Amid all of this uncertainty, I watched many companies report good results for a quarter only to watch the stock price stay stagnant or even fall. As I look back now, it seems likely to me the general uncertainty and the punishment of good results were linked.
As I look back at 2017, this seems to have possibly played in the abnormally high returns of high quality companies. In 2016 I watched multiple times as good companies reported good quarters only to have the stock price remain unmoved. Or I watched The Market loose faith in great companies simply because they were an inevitably casualty of the wider economic and political uncertainties (LGIH in particular). This seems to me to represent a pent up pressure on these companies which would then be released in a time of less uncertainty. Thus, a rebound in 2017.
If any of this is accurate, perhaps 2016 and 2017 would best be looked at together instead of as separate years. Yet … the boundary must be drawn somewhere. As Saul has noted, it is all too easily to cherry pick time periods to make results look good or bad.
The AI Trend
One of the biggest exciting stories this year in technology has been Artificial Intelligence (AI) and how Big Data has permitted new breakthroughs. I can see this in my own life primarily in the form of improved voice recognition, other uses being more second hand (new stories) or less obvious. AI has been one of the holy grail technologies of software engineers for decades and also a concept easily understood by the average person. This means that any breakthrough in AI leads to widespread excitement. The problem historically is that the excitement has never lived up to the hype. Will this time be different? I don’t know.
Personally, I am dubious. I have no doubt some amazing new technologies will come out of this latest breakthrough and advances which are following quickly on its heels. Yet at the same time, the hype has surpassed the current reality. Far too many maybes. All we know for certain right now is that the combination of Big Data and specialized machine learning hardware are providing new results. Far too early to know for certain what that will mean for our future.
I have my own hopes of course yet as an investor I am more interested in what is happening today. I primarily invest in what is happening today, not in hopes, dreams and maybes.
The Big Data Trend
Recent advances in technology and internet infrastructure have enabled the era of Big Data. Data is being collected, stored and analyzed at a scale never before achieved in human history. This is a large part of the basis for the recent AI breakthroughs though the implications of Big Data go far beyond AI. The implications and opportunities of Big Data are still being discovered. Less exciting than AI yet more immediately important in our lives. In my own portfolio I have been invested in several companies directly involved in Big Data though at this time only TLND still has my full support as an investment. While I remain invested in MULE, I have severe reservations I will discuss below. HUBS is on the periphery of Big Data yet it does not exist purely because of Big Data in the way that MULE and TLND do.
Diversification and Technology
An argument can be made that my portfolio is not very diverse. To some extent I agree as I am currently invested primarily in tech stocks and one homebuilder. Scary! Yet I have come to believe we can no longer group together all tech companies. Too much of our world relies on high technology and the differences between them are becoming drastic. SWKS sells chips for mobile phones while SHOP creates a platform for online sales and SQ enables small businesses in the brick and mortar world to more easily accept payments. Not much in common here yet they are all grouped together in the tech sector. It is also hard to find companies which are not related to technology. SBNY is an online bank yet not officially a tech sector company. CASY runs gas stations with stores & restaurants in small towns yet they added an online pizza ordering capacity with their own app. Where is the boundary? So I am throwing out conventional definitions of diversification as it applies to sectors of the market.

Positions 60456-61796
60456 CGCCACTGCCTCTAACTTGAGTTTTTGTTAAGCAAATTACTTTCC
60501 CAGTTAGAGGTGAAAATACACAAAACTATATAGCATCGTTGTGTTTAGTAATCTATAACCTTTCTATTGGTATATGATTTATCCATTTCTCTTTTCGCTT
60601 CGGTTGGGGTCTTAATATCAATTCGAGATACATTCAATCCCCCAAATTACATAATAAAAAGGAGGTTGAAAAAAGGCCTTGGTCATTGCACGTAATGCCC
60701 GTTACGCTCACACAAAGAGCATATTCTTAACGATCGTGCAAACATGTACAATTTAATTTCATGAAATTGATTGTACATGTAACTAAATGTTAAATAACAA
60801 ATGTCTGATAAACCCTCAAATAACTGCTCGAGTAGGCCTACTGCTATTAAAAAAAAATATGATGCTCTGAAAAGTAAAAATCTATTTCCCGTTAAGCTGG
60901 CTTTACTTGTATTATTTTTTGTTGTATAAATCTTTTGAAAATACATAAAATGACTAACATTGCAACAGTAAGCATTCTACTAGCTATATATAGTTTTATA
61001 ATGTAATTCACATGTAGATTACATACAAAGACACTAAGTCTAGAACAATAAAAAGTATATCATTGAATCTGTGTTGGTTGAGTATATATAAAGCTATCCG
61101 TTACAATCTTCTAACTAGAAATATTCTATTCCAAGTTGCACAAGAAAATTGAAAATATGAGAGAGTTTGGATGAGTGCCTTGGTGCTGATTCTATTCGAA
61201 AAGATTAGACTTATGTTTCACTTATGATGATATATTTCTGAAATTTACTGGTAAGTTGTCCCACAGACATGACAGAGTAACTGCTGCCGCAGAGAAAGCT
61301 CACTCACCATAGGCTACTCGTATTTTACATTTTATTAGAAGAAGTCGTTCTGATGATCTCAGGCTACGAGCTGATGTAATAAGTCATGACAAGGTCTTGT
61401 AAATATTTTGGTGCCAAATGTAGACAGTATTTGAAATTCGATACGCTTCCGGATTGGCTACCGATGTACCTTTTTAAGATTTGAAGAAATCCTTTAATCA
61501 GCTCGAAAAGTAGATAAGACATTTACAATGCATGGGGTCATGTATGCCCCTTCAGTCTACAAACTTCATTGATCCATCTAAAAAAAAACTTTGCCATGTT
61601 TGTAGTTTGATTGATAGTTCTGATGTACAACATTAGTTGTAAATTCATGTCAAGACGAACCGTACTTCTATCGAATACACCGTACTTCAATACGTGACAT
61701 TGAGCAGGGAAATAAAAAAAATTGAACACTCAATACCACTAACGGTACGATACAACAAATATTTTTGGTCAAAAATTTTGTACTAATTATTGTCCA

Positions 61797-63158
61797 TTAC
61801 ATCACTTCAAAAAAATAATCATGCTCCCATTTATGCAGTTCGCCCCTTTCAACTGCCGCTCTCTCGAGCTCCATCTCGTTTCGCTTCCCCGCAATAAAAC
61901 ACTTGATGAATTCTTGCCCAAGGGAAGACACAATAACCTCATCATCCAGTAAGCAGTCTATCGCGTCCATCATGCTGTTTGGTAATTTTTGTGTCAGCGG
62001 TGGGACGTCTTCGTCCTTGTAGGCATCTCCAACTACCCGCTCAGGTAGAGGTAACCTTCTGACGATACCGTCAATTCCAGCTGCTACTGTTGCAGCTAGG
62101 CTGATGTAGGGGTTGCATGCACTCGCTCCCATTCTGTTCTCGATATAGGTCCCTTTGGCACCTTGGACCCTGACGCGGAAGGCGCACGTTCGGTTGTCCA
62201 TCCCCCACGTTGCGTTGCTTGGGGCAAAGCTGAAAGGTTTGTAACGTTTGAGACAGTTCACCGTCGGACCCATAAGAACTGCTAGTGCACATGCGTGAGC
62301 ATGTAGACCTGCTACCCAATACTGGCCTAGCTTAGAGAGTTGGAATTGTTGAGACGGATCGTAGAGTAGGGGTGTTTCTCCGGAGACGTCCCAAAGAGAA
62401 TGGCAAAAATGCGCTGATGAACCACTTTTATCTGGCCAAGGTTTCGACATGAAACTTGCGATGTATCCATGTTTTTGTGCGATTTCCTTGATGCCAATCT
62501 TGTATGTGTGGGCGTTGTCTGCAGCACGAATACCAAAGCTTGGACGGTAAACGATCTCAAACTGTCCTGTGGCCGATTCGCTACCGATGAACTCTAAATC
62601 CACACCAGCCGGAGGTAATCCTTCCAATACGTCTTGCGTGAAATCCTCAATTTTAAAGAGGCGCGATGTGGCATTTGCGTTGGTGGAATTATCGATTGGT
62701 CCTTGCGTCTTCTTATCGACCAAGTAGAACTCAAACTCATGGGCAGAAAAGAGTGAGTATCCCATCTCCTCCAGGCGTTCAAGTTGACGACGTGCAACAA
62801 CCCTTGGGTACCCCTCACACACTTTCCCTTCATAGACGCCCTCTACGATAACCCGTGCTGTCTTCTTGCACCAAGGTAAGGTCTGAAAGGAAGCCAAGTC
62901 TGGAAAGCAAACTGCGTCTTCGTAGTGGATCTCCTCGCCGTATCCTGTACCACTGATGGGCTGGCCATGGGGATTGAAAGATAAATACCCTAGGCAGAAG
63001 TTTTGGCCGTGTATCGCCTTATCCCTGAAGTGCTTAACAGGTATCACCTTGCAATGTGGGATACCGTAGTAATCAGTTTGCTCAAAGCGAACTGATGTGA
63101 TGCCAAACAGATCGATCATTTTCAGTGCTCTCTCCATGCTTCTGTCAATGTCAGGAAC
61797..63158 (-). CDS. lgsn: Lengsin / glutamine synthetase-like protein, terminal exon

I am not against looking at other traditional sectors yet I also consider opportunity cost, my own knowledge of what the company does, and my own comfort with that type of investment. I generally avoid banks because I distrust the whole concept of living in debt yet I was invested in Signature Bank (SBNY) for several months for a decent profit until it looked like it was no longer a good investment. I know nothing of how biotech stocks and drug companies make money and how the FDA process effects that so I have largely ignored this sector as I have difficulty evaluating the prospects of such companies. Yet I was invested in KITE earlier this year and was quite happy with it at the time.
Yet technology … I know technology and can evaluate it easily. I invest in tech companies for the same reason Warren Buffett does not: I know how to evaluate them and their prospects. I cannot so easily look at a company such as Coca-Cola and evaluate its prospects. Simply not my area of expertise.
LGIH: My Portfolio Monster
LGIH has grown to an absurd portion of my portfolio for a few simple reasons:
- The price went up.
- I see minimal chance of loosing money.
- I see a high chance of above average returns.
I periodically trim a bit off of LGIH to keep its size under control yet I am generally content to let this money sit where it is. The time to really begin watching close will be beginning in March 2018 when year-to-year closings become more difficult to match.
My only concern is that The Market seems to be getting more optimistic about LGIH. This increases downside risk and decreases upside potential by including hopes of future growth into today’s price.